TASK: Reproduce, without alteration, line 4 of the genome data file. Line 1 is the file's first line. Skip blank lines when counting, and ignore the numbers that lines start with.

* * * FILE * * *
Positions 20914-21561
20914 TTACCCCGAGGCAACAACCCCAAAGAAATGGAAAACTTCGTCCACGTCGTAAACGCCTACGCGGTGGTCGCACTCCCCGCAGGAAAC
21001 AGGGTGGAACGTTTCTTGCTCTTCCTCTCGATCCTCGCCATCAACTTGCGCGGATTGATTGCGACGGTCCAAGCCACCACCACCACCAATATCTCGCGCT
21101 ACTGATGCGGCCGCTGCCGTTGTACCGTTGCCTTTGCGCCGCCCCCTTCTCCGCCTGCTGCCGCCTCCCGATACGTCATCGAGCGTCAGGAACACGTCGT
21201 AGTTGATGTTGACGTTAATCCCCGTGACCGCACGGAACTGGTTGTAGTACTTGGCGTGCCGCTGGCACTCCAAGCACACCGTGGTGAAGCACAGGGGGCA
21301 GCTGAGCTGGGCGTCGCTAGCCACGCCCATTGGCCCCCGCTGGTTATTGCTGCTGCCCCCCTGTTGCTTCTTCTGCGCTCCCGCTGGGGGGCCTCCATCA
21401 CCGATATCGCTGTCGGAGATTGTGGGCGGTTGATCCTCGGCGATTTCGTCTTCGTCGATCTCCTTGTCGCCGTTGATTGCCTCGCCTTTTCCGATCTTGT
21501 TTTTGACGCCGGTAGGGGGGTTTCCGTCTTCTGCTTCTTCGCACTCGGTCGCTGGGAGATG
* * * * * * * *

21101 ACTGATGCGGCCGCTGCCGTTGTACCGTTGCCTTTGCGCCGCCCCCTTCTCCGCCTGCTGCCGCCTCCCGATACGTCATCGAGCGTCAGGAACACGTCGT